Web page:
In this section, we highlight the key high-impact studies, updates, and analyses published in medicine during the past week.
Multiple mutations are often required to initiate the unregulated cell division in cancer, however individual mutations are often subclinical and without phenotype. In this proof of concept study, investigators compared the whole-exome DNA sequencing of 12,380 individuals and compared cancer risk in the subsequent 2 to 7 years through the Swedish national patient registry. Clonal somatic hematopoiesis mutations were identified in 10% of the cohort above age 65, while present in only 1% of individuals less than 50 years old. Clonal hematopoiesis was a significant risk factor for later developing hematologic cancer (HR 12.9, 95% CI 5.8-28.7). 42% of individuals who subsequently developed hematologic cancer had a clonal expansion from whole exome sequencing more than 6 months prior to cancer diagnosis. Common somatic mutations found were in DNMT3A, ASXL1, and TET2 genes. This study suggests that earlier diagnosis of hematologic cancer is possible with whole-exome DNA sequencing.
Multiple studies have shown cyclic variation of hospital morbidity and mortality around the beginning of July, when there are new trainees and many individuals have new responsibilities. National scientific and medical association meetings can also impact hospital staffing as a result of attendance by faculty members and house staff. In this retrospective analysis of national Medicare claims data, the investigators examined the 30-day mortality of Medicare beneficiaries with acute myocardial infarction, heart failure, and cardiac arrest during and around national cardiology meetings between 2002 and 2011. They identified 8570 relevant hospitalizations during 82 meeting days and 57471 hospitalizations during 492 meeting days and found significantly reduced 30-day mortality in high risk heart failure admissions (17.5% vs. 24.8%, p < 0.001) and high risk cardiac arrest admissions (59.1% vs. 69.4%, p = 0.01), but no difference in high risk acute myocardial infarction hospitalizations (39.2% vs. 38.5%, p = 0.86). High risk was defined as being in the top quartile of predicted mortality. The rate of percutaneous coronary intervention at teaching hospitals was also decreased during national society meetings (20.8% vs. 28.2%, p = 0.02). There was no difference in mortality rates for low-risk patients and for patients at non-teaching hospitals. There appears to be cyclical variation in the 30-day mortality of patients admitted for cardiac disease around the time of national cardiology meetings.
While medical homes have described to be the cornerstone of accountable care organizations and hoped to decrease healthcare costs, current literature has not been prove cost-savings in such a healthcare delivery model. In this single center randomized trial, 201 children with frequent healthcare contacts and a high estimated risk of rehospitalization were randomized to either a clinic providing comprehensive care ( a medical home model including a physician, two nurse practitioners, nutritionist, and social worker) or routine care (previously organized resident and general pediatric faculty clinic visits). In this analysis, comprehensive care decreased total costs ($16,523 vs. $26,781, cost ratio 0.58, 95% CI 0.38 – 0.88), had fewer episodes of serious illness (10 per 100 child-years vs. 22 per 100 child years, RR 0.45, 95% CI 0.28 – 0.73). The effect was consistent in describing a decrease in emergency room visits, hospitalizations, pediatric ICU admissions, and length of stay in hospitals. This single center study suggests that medical homes can decrease healthcare costs in children with chronic illness at high risk for hospitalization.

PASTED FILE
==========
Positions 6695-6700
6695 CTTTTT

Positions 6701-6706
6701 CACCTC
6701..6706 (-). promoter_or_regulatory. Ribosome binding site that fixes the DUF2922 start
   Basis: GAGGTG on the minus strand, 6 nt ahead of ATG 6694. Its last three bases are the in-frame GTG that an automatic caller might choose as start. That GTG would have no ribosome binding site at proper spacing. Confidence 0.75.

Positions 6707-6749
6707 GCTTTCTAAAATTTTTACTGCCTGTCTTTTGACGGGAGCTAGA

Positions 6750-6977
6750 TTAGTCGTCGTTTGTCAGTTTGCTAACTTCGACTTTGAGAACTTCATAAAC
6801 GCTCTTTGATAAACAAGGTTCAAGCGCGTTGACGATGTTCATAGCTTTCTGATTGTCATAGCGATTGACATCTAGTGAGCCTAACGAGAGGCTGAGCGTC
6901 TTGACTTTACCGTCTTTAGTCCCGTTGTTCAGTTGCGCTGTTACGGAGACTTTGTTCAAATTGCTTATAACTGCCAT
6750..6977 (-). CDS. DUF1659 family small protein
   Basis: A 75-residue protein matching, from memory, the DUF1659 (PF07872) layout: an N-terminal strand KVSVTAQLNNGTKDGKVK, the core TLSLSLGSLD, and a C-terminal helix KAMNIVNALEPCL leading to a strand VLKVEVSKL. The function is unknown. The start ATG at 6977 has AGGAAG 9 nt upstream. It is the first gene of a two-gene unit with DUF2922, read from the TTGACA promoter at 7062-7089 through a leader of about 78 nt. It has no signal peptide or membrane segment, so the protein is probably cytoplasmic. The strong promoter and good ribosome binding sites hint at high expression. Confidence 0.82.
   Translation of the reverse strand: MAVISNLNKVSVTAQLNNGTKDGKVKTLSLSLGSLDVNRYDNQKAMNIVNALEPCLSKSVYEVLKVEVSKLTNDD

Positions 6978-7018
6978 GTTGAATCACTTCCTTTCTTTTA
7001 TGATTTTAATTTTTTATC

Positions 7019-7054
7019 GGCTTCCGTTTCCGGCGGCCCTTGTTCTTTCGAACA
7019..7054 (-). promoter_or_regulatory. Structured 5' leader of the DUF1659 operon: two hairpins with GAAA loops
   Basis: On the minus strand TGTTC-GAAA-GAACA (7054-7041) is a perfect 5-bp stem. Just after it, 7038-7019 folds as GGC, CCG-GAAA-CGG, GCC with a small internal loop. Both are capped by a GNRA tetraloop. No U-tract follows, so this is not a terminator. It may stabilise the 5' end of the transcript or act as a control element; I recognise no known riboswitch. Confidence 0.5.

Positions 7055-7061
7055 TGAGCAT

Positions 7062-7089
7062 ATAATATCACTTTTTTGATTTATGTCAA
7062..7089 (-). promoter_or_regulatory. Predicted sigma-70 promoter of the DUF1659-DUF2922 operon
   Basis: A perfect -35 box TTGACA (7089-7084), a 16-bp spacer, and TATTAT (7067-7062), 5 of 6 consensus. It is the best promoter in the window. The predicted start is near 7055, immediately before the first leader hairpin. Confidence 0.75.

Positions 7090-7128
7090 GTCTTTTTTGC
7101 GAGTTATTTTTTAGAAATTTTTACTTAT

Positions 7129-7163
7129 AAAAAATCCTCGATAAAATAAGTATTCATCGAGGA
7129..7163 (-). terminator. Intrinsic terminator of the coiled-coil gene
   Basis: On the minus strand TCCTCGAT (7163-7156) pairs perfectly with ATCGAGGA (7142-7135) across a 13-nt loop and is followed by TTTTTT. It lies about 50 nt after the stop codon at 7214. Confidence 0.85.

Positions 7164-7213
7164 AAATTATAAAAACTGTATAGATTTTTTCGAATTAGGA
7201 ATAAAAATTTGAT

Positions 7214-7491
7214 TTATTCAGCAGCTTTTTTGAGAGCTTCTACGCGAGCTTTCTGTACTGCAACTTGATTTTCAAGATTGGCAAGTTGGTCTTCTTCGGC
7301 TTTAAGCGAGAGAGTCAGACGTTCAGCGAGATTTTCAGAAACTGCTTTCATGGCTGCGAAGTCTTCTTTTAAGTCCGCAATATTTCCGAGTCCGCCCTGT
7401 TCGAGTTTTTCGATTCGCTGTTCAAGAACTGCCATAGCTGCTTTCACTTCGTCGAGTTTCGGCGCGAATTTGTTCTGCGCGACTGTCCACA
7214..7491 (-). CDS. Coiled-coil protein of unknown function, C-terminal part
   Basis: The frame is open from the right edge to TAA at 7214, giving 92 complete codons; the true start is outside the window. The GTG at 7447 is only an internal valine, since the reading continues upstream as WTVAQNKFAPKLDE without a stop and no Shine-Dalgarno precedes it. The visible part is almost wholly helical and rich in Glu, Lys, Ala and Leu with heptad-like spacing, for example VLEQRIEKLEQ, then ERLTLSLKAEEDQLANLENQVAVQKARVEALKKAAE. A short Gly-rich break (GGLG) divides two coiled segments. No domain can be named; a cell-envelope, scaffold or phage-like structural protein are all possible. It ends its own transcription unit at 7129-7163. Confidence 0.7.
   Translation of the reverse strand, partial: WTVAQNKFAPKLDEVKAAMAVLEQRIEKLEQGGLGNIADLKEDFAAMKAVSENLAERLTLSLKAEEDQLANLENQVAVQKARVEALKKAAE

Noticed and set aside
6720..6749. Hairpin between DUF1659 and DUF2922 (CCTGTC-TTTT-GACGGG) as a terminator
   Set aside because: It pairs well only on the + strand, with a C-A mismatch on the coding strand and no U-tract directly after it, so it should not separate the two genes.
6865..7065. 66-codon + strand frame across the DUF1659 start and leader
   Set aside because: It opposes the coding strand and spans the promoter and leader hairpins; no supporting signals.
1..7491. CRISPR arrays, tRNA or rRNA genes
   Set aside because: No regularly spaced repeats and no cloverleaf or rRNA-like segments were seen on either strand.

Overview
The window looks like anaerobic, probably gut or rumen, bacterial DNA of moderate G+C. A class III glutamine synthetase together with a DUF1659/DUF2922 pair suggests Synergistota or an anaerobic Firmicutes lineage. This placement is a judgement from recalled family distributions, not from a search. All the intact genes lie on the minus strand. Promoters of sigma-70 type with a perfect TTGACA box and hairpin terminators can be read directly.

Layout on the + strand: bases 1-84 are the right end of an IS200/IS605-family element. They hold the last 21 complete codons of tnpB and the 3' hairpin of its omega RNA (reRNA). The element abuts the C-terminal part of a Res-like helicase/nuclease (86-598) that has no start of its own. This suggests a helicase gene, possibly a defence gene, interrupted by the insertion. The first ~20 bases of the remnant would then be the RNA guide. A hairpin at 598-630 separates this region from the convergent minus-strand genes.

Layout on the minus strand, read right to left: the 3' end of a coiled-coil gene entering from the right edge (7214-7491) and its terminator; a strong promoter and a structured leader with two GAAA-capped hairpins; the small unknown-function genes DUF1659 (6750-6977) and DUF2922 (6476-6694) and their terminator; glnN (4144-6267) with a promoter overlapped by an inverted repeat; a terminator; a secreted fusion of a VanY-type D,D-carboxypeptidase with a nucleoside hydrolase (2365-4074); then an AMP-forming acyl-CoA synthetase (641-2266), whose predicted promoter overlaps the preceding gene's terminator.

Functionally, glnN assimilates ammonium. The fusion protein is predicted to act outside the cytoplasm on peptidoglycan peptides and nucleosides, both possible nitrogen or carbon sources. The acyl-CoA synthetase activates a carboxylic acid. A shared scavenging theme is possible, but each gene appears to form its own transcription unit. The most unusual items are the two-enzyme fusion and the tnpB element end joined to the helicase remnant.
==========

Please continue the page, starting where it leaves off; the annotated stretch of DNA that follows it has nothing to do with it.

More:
While there has been significant advances in biologic therapies in inflammatory bowel disease, many patients with Crohn’s disease still undergo intestinal resection. In this multicenter randomized controlled study of 17 centers in Australia and New Zealand, 174 patients who underwent intestinal resection were randomized to colonoscopy at 6 months or routine care to guide further medical management (including thiopurine and adalimumab. At 18 months, there was less endoscopic recurrence in patients who underwent active surveillance (49% vs. 67%, p = 0.03). Of active surveillance patients (n = 122), 47 (39%) underwent increased treatment as result of surveillance and 18 (15%) of those patients had remission at 18 month follow-up. This study suggests that medical treatment after surgical resection tailored to patient’s colonoscopy results is superior to standard drug therapy to prevent Crohn’s disease recurrence.
The optimal management of pelvic floor dysfunction is unknown as it is unclear whether pelvic floor muscle training is superior to waitful waiting in preventing the progression of symptomatic pelvic organ prolapse. In this multicenter randomized control trial, 247 Dutch women over the age of 55 with mild pelvic organ prolapse were randomized to pelvic floor muscle training with pelvic physiotherapists or watchful waiting and assessed on the Pelvic Floor Distress Inventory-20 (PFDI-20, scored out of 300) in three months. Patients who underwent pelvic floor muscle training experienced greater improvement on the PFDI-20 (average improvement compared to control arm of 9.1 points, 95% CI 2.8 – 15.4) however it is unclear whether that is a clinically significant change (the investigators used a difference of 15 points in sample size calculations). At three months, 57% of patients undergoing pelvic floor muscle training reported improvement of symptoms, compared to 13% of patients who were in the watchful waiting group (p < 0.001). This study shows that for patients with mild pelvic prolapse, pelvic floor muscle training can improve subjective assessment of symptoms and satisfaction of management.
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